I'm writing this post in the library of the International Telecommunications Union (ITU) in Geneva, where I've spent the past two weeks working with an expert group on a forthcoming study. I fly back to Korea tomorrow.
Since my secondment to the ITU coincided with the start of the Trump administration I couldn't help but talk with colleagues here about the strange new twists and turns of U.S. politics. One of my ITU colleagues passed along a copy of this article, published January 25 by Anthony Rutkowski, a longtime employee of the ITU. It is a thoughtful piece and I recommend it to you.
Saturday, January 28, 2017
Monday, January 9, 2017
which I encourage you to read here) reads as follows. "Despite the ongoing slowdown in the global smartphone industry, conflicting earnings forecasts from Samsung Electronics and LG Electronics indicate how crucial handsets remain as their key profit driver." Indeed, this is the current narrative and thinking of many here in Korea. Unfortunately, it does not square with global trends and the reality that this nation faces. For well over decade now leaders of the ICT sector, from industry, government and academia, have recognized the need for Korea to shift from its heavy dependence on hardware manufacturing and export, to software and services. Globally, services constitute the major part of the ICT market. More importantly, they are growing at a much faster rate than the hardware segment of the market.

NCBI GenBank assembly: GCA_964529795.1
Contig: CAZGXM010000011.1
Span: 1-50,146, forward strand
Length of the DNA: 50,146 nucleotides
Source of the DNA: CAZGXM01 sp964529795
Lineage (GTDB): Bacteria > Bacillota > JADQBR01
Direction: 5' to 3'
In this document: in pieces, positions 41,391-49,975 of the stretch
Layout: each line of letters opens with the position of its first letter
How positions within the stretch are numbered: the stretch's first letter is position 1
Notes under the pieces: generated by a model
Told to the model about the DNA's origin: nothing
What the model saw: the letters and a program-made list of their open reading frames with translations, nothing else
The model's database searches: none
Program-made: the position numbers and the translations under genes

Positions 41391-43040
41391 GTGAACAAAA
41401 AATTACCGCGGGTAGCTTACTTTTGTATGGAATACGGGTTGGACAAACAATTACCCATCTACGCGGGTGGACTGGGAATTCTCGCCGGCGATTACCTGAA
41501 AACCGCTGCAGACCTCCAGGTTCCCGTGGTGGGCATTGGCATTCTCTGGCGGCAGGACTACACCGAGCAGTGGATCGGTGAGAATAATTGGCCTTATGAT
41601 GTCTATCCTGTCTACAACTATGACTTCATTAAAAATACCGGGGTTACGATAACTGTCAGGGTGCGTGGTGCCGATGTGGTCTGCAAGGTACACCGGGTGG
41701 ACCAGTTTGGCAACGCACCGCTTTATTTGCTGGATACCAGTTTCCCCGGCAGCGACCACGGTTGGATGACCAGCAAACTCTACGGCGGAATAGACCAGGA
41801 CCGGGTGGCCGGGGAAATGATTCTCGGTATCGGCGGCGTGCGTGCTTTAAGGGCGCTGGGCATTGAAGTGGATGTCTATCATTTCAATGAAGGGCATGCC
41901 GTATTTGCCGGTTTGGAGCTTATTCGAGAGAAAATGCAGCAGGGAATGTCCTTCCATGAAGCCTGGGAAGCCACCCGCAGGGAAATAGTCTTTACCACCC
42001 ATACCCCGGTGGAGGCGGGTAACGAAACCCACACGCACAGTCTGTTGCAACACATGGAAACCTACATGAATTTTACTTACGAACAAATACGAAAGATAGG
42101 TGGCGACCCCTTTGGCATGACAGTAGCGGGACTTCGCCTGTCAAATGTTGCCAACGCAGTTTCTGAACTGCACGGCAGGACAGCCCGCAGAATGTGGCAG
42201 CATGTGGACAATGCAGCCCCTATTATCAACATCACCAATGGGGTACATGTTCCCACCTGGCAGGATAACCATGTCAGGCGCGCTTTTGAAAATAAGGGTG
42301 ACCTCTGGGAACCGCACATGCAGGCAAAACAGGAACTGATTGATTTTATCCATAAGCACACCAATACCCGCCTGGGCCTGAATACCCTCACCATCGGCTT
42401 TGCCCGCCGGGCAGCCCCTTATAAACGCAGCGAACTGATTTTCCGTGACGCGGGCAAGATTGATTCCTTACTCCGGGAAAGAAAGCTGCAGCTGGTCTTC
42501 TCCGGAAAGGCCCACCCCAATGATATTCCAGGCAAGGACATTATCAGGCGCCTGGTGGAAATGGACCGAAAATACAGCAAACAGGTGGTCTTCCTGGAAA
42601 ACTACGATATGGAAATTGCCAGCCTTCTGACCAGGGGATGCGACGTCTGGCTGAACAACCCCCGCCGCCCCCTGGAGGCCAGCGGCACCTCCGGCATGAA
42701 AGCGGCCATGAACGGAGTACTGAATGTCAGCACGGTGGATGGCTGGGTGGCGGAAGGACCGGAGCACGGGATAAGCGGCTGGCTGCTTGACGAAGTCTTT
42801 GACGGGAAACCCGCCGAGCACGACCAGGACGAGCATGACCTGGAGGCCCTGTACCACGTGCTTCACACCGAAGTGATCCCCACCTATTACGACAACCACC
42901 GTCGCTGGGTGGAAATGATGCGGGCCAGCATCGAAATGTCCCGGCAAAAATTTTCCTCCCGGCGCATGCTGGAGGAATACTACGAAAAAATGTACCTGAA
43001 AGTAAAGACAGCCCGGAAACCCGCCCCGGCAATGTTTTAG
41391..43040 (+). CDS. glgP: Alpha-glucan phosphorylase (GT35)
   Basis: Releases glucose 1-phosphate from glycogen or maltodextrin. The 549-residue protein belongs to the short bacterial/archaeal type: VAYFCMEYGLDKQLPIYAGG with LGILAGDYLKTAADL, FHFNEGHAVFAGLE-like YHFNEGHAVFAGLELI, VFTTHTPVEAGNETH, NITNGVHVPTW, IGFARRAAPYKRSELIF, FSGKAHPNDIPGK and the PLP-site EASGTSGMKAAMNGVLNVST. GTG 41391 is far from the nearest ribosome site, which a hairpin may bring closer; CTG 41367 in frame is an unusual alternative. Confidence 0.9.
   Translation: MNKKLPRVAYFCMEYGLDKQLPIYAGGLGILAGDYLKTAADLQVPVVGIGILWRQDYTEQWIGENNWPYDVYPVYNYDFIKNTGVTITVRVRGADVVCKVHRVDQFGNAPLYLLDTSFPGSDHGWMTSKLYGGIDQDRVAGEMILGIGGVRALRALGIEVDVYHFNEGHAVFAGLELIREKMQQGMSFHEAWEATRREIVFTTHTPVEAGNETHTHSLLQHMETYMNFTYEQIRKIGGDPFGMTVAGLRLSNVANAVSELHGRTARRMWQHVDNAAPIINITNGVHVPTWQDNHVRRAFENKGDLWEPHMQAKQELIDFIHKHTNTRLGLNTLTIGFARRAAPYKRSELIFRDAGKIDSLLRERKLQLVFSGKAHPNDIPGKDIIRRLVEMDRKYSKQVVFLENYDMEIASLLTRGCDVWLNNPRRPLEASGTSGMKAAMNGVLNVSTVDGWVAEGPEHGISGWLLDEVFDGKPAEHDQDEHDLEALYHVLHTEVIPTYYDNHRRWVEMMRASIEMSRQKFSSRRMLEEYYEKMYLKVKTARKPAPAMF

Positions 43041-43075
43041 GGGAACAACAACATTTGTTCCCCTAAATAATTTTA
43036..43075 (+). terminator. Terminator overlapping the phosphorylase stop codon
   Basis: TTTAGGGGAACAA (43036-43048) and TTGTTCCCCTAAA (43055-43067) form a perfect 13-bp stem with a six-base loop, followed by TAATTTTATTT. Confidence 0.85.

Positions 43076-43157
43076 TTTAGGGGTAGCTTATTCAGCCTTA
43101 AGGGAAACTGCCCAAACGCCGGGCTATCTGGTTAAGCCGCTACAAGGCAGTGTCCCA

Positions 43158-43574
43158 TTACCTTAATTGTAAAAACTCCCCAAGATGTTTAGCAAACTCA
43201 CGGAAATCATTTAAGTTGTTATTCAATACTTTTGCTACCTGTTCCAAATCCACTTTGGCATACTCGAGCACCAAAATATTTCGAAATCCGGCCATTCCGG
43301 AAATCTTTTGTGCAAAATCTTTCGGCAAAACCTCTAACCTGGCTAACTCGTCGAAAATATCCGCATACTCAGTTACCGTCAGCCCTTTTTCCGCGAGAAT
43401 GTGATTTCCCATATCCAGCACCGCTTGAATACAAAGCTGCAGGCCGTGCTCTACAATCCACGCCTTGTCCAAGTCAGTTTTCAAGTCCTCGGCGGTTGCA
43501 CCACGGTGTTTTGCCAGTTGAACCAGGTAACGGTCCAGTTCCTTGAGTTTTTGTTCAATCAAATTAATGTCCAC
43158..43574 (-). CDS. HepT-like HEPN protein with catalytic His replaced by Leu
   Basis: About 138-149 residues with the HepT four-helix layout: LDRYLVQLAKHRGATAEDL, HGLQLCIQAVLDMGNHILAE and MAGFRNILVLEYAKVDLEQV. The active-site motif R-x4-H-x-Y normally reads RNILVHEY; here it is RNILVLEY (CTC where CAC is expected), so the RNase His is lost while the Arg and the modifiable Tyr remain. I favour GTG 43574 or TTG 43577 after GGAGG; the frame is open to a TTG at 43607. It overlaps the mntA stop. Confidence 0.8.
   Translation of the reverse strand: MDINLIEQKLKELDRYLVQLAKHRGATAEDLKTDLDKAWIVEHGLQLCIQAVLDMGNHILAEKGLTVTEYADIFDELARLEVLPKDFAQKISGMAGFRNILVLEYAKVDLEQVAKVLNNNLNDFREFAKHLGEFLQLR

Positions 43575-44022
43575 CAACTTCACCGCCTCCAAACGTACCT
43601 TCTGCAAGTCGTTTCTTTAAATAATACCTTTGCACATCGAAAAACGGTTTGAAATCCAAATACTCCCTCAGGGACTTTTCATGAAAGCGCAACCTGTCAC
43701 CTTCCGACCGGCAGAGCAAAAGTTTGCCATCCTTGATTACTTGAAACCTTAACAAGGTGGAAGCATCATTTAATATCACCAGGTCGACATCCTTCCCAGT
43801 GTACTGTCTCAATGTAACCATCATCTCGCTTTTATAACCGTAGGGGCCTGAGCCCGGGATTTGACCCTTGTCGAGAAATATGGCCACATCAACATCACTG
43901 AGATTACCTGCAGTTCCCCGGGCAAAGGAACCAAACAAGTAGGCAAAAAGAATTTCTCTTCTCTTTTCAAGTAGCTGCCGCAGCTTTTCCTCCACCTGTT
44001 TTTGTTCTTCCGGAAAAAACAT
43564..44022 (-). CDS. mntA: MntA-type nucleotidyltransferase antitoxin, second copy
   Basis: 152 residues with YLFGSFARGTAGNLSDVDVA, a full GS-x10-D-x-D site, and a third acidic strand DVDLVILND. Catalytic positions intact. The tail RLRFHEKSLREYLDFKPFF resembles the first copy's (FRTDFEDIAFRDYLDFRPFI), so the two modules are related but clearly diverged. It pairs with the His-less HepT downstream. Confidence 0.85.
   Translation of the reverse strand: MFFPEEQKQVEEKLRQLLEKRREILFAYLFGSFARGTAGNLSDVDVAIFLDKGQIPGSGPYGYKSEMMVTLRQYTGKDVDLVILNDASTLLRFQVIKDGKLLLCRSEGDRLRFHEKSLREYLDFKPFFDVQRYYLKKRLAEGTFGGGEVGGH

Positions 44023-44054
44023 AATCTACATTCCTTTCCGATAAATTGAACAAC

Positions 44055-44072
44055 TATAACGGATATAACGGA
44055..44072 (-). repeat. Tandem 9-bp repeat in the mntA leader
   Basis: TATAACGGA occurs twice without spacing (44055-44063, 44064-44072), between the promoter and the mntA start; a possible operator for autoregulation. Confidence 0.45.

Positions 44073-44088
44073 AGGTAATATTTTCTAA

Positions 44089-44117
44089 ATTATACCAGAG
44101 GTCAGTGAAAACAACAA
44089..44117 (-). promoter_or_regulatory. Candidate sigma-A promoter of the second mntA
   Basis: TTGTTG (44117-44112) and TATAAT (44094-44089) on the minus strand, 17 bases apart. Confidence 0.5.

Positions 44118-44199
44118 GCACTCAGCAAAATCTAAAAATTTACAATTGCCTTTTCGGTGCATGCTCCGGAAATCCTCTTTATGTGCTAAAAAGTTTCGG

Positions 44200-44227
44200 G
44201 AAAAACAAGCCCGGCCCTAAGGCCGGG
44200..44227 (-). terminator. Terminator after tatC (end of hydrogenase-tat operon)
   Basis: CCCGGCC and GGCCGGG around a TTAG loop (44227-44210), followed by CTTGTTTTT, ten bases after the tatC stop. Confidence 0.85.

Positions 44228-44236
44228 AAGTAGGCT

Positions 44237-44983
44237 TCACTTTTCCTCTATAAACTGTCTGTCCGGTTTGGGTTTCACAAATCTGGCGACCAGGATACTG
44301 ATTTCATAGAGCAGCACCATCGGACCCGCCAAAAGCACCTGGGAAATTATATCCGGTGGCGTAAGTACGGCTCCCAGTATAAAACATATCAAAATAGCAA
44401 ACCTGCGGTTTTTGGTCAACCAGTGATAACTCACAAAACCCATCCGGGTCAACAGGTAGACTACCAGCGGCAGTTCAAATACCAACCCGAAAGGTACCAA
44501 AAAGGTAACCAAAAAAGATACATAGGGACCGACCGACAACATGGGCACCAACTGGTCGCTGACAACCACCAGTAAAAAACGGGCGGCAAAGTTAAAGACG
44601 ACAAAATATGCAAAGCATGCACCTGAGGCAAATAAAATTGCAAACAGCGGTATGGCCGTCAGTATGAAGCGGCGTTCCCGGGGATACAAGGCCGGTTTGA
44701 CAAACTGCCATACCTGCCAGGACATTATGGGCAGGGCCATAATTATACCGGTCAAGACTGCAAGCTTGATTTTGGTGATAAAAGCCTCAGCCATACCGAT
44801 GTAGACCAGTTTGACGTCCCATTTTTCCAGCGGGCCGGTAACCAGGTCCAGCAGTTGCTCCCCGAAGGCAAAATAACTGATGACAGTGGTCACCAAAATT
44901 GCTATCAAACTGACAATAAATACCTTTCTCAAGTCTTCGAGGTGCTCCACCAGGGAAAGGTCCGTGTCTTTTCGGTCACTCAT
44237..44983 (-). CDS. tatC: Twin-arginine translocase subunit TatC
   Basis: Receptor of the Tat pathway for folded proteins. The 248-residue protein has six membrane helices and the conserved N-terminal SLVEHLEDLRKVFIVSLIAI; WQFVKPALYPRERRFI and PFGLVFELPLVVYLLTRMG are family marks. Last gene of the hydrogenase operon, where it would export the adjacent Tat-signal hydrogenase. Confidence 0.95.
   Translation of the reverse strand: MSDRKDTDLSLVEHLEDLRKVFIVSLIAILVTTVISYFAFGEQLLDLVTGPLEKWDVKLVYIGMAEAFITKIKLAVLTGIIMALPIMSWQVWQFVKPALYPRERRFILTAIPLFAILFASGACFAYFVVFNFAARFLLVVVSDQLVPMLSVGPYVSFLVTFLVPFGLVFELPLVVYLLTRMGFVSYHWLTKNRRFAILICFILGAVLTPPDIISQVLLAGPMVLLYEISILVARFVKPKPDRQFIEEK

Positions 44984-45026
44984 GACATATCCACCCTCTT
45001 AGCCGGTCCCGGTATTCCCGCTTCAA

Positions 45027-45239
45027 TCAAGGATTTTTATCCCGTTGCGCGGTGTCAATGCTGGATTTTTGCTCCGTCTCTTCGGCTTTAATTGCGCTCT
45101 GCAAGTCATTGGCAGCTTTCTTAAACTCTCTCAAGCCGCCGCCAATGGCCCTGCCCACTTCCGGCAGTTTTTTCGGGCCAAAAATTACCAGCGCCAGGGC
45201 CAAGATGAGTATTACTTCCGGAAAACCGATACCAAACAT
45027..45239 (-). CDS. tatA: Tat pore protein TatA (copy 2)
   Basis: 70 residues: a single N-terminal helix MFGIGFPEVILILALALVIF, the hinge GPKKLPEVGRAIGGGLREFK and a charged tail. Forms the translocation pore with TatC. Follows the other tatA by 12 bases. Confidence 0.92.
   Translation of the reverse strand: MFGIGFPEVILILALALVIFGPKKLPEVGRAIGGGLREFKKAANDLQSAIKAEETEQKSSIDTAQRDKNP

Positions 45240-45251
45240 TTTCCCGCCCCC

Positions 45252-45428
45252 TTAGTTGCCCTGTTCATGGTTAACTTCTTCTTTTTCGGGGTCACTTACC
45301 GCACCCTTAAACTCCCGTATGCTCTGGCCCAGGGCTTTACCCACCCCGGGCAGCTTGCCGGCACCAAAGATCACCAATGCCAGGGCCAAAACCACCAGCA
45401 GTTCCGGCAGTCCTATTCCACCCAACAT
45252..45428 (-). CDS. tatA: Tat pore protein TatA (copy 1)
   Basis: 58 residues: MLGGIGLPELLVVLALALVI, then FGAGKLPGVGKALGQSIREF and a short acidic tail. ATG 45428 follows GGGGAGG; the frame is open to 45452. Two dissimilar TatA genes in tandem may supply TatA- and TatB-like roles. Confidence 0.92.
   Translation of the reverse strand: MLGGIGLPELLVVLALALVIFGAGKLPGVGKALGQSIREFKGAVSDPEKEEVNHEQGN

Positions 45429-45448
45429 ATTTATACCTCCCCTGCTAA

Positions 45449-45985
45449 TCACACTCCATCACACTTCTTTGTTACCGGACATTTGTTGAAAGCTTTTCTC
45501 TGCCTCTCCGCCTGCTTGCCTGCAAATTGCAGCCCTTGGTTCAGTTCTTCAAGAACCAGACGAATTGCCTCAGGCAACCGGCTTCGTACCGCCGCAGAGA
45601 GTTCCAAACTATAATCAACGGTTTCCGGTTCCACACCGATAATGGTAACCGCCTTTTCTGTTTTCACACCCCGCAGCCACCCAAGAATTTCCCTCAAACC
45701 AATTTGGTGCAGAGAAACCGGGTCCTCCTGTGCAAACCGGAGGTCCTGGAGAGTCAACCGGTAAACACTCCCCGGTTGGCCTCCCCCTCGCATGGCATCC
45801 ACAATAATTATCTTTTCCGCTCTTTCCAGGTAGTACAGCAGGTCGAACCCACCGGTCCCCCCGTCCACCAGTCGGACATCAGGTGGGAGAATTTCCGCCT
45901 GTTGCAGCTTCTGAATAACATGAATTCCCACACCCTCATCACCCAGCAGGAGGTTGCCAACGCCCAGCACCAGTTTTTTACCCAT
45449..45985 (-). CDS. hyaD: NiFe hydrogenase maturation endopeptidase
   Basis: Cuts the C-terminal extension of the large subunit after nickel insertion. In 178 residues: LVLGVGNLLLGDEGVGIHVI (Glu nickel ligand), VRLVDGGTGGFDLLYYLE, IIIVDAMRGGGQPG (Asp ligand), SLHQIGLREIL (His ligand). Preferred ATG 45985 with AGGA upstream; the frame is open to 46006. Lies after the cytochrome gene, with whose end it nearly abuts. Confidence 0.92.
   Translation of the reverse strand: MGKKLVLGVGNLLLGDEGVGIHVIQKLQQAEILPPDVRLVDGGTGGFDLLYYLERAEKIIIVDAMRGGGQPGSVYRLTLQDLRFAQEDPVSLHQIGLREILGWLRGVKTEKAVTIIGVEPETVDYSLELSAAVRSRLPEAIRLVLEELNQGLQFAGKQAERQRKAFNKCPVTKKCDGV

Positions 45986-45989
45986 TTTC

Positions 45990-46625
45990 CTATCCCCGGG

Friday, January 6, 2017
Late last month the Korea Joongang Daily published an article entitled "In Korea, cash is no longer King." Among other things, it reported data from a Bank of Korea study showing how much cash Korean's carry in their wallets these days, broken down by age cohort. (click on the infographic to see a full size version)
These days, Korea leads the world in use of various forms of electronic payment, including credit and debit cards, smart phones and most recently the introduction of Internet banking. According to the Bank of Korea, only about 20 percent of financial transactions these days involve cash. Welcome to 2017 in the world's digital network leader!